Policy Options Explored for Scottish Aggregates Levy

13th August 2020

Options for an environmental aggregates levy for Scotland which would continue to tax crushed rock, gravel and sand, have been explored by international environmental consultancy Eunomia in the report for the Scottish Government, Evidence Review and Illustrative Policy Options for a Scottish Aggregates Levy.

Eunomia analysed the recycling rate of construction waste materials achieved with a range of tax rates. Implementing the same taxation as the UK Aggregates Levy, lowering the tax rate, or removing the tax completely, would all result in no change in the amount of construction waste recycled in Scotland. However, a raised levy or a levy equivalent to the UK tax with an additional landfill tax for aggregates, could increase the amount of construction waste recycled by approximately half a million tonnes or one and a half times the total weight of the Forth Bridge.

According to a Zero Waste Scotland report produced by Eunomia, construction waste currently accounts for 44% of all waste arising in Scotland. The Scottish Environmental Protection Agency (SEPA) states that 29 million tonnes of construction aggregate are used annually, of which around 20% of the demand is met by recycled aggregates. The introduction of a Scottish Aggregate Levy could further help Scotland’s transition to a circular economy.

The Scottish Government commissioned the research in anticipation of the transfer of legislative responsibility for the Aggregates Levy, introduced in the UK in 2002, from UK Government to the Scottish Government. A tax on aggregates could be a way to reduce the negative environmental impacts of quarrying whilst increasing the recycling rate of construction materials by reducing the rate of primary material extraction.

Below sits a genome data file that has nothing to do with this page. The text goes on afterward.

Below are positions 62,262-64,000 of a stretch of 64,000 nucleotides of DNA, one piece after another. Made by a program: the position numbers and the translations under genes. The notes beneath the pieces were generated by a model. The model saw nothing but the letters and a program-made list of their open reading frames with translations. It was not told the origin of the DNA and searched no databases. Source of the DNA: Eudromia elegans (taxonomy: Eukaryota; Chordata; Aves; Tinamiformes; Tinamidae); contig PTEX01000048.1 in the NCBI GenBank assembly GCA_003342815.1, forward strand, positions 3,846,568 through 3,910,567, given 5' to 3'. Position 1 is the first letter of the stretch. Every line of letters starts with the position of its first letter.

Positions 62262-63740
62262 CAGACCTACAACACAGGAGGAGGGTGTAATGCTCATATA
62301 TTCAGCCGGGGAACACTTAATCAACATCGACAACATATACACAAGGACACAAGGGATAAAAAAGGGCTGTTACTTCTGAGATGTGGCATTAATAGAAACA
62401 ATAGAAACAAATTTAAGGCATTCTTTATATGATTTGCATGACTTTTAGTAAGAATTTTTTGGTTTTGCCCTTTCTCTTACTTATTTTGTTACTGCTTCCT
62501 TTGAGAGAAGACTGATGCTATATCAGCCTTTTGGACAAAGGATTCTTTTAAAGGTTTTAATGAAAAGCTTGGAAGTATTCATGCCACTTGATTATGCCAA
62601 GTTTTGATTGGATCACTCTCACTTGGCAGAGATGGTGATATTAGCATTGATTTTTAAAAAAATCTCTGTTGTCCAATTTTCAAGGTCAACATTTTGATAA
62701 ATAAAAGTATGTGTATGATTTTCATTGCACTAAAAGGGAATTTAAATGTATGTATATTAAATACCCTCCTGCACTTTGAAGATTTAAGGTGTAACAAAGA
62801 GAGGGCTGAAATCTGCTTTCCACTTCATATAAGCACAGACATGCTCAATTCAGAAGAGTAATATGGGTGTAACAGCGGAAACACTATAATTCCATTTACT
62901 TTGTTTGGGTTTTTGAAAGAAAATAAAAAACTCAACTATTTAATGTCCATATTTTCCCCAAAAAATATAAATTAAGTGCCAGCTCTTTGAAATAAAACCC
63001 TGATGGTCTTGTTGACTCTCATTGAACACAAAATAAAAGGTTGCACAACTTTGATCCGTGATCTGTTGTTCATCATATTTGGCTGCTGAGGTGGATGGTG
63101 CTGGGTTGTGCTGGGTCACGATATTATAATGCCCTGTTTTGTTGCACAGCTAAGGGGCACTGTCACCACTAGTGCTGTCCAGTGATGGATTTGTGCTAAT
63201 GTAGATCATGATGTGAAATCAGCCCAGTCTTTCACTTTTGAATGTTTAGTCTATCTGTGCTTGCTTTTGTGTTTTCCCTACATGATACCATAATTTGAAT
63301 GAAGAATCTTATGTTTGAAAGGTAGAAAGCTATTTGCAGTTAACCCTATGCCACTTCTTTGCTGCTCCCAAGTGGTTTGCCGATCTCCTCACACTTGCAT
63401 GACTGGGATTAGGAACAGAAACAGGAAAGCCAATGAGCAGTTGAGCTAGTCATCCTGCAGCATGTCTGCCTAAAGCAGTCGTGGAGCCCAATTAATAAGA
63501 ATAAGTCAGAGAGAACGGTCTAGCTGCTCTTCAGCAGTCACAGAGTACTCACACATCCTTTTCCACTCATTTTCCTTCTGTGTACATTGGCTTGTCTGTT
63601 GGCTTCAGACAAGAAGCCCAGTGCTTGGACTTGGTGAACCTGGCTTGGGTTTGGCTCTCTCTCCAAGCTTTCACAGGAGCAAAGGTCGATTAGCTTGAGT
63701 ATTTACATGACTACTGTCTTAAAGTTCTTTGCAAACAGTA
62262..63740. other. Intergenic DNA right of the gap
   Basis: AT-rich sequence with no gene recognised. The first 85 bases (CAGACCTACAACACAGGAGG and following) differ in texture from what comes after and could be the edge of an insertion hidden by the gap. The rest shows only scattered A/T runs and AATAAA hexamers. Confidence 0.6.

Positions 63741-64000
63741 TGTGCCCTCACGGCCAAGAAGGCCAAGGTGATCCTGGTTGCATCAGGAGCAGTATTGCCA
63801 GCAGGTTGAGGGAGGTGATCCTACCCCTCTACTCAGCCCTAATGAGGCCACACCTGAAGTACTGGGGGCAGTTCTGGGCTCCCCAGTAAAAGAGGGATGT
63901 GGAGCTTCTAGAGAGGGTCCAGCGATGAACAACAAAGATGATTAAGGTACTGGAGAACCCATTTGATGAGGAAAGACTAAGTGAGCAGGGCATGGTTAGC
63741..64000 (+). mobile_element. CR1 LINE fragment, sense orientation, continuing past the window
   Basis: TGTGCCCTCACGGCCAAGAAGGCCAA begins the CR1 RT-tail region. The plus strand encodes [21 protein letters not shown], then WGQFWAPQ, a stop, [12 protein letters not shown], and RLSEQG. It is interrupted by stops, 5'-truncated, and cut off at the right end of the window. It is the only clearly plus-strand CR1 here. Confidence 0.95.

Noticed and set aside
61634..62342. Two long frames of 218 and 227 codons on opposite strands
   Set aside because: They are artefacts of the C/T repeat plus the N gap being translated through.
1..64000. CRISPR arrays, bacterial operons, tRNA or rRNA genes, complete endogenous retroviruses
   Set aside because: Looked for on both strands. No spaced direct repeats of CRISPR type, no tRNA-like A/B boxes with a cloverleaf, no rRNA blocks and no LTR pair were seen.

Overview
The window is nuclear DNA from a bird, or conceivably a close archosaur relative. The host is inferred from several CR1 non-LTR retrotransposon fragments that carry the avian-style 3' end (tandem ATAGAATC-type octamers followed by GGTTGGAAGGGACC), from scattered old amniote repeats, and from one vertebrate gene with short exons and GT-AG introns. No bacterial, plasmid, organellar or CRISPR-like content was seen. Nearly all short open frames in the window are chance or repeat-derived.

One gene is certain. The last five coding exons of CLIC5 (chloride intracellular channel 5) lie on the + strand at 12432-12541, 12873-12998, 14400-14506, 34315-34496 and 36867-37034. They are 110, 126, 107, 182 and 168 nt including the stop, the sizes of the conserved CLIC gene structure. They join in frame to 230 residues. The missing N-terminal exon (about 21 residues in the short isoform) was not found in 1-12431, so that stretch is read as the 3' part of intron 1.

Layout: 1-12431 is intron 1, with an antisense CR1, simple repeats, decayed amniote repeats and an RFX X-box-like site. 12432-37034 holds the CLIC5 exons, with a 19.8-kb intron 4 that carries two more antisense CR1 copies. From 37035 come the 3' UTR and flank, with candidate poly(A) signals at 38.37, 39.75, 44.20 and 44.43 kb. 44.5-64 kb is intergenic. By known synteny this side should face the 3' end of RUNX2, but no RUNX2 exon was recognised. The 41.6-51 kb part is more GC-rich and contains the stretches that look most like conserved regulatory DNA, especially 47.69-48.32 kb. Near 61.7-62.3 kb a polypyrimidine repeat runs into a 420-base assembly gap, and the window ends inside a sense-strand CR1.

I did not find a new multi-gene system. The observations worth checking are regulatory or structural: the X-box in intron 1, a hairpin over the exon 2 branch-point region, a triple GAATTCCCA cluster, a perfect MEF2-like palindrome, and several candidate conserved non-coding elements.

The study reviewed the historical development and impacts of the UK Levy, as well as five natural resource taxes, and used these findings to develop illustrative policy options for a Scotland-specific Aggregates Levy. The implications of designing a Scottish-specific aggregates levy were informed by Eunomia’s previous in-depth review of resources taxes in Europe and work on the Scottish Landfill Tax. This work aimed to outline illustrative levy options that would generate a range of recycled aggregates production.

With the tax rate set below the UK levy rate, equivalent to it or the no-tax scenario, all three illustrative options resulted in the same rate of construction waste recycled as present, at 87%. The scenarios where the tax rate was set above the UK levy or with a levy equivalent to the UK rate with an additional landfill tax for aggregates, resulted in an 8% increase in the recycling rate of construction aggregates to 95%.

Tanzir Chowdhury, who project managed the research, said:

“It was great to work with Scottish Government to explore the potential for the levy. Our extensive experience in reviewing and modelling environmental taxes meant we were able to provide an in-depth quantitative assessment of scenarios for the potential operation of the aggregates levy in Scotland.”

The report will be used to advise Ministers on the options for the scope of tax rates for the Scottish Aggregates Levy with respect to the rest of the UK and the impact this will have on devolved tax policy and planning policy, as well as waste policies, given Scotland’s goal of achieving a Zero Waste Society.

Download the report from the Scottish Government website here.

Image courtesy of CDE Global via Flikr CC BY 2.0.